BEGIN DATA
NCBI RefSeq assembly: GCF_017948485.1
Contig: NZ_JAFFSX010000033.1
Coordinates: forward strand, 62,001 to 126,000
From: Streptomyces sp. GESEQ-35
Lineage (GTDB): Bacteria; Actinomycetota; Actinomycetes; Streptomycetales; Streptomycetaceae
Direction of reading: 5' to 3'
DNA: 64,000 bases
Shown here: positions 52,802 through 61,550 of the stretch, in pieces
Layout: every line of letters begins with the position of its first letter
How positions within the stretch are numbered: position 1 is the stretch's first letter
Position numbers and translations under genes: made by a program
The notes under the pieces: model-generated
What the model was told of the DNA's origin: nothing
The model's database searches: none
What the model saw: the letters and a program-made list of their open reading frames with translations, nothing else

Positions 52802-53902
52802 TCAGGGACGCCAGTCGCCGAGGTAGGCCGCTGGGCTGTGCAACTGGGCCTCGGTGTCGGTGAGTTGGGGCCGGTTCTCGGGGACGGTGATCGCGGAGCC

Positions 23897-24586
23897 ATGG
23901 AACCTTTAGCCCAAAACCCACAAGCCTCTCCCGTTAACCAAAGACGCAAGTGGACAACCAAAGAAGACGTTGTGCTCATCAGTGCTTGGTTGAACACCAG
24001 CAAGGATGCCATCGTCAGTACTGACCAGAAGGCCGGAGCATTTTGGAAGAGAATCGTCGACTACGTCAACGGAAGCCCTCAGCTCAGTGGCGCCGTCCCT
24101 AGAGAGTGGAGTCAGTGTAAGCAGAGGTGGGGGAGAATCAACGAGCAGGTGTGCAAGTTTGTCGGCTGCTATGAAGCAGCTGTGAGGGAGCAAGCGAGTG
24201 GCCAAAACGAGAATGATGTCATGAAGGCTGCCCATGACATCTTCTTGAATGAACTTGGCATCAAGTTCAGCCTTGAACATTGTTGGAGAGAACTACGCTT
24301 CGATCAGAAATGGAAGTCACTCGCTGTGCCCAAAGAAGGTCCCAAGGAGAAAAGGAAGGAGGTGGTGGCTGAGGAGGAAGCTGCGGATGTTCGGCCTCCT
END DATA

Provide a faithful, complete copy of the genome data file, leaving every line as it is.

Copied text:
NCBI RefSeq assembly: GCF_017948485.1
Contig: NZ_JAFFSX010000033.1
Coordinates: forward strand, 62,001 to 126,000
From: Streptomyces sp. GESEQ-35
Lineage (GTDB): Bacteria; Actinomycetota; Actinomycetes; Streptomycetales; Streptomycetaceae
Direction of reading: 5' to 3'
DNA: 64,000 bases
Shown here: positions 52,802 through 61,550 of the stretch, in pieces
Layout: every line of letters begins with the position of its first letter
How positions within the stretch are numbered: position 1 is the stretch's first letter
Position numbers and translations under genes: made by a program
The notes under the pieces: model-generated
What the model was told of the DNA's origin: nothing
The model's database searches: none
What the model saw: the letters and a program-made list of their open reading frames with translations, nothing else

Positions 52802-53902
52802 TCAGGGACGCCAGTCGCCGAGGTAGGCCGCTGGGCTGTGCAACTGGGCCTCGGTGTCGGTGAGTTGGGGCCGGTTCTCGGGGACGGTGATCGCGGAGCC

Positions 23897-24586
23897 ATGG
23901 AACCTTTAGCCCAAAACCCACAAGCCTCTCCCGTTAACCAAAGACGCAAGTGGACAACCAAAGAAGACGTTGTGCTCATCAGTGCTTGGTTGAACACCAG
24001 CAAGGATGCCATCGTCAGTACTGACCAGAAGGCCGGAGCATTTTGGAAGAGAATCGTCGACTACGTCAACGGAAGCCCTCAGCTCAGTGGCGCCGTCCCT
24101 AGAGAGTGGAGTCAGTGTAAGCAGAGGTGGGGGAGAATCAACGAGCAGGTGTGCAAGTTTGTCGGCTGCTATGAAGCAGCTGTGAGGGAGCAAGCGAGTG
24201 GCCAAAACGAGAATGATGTCATGAAGGCTGCCCATGACATCTTCTTGAATGAACTTGGCATCAAGTTCAGCCTTGAACATTGTTGGAGAGAACTACGCTT
24301 CGATCAGAAATGGAAGTCACTCGCTGTGCCCAAAGAAGGTCCCAAGGAGAAAAGGAAGGAGGTGGTGGCTGAGGAGGAAGCTGCGGATGTTCGGCCTCCT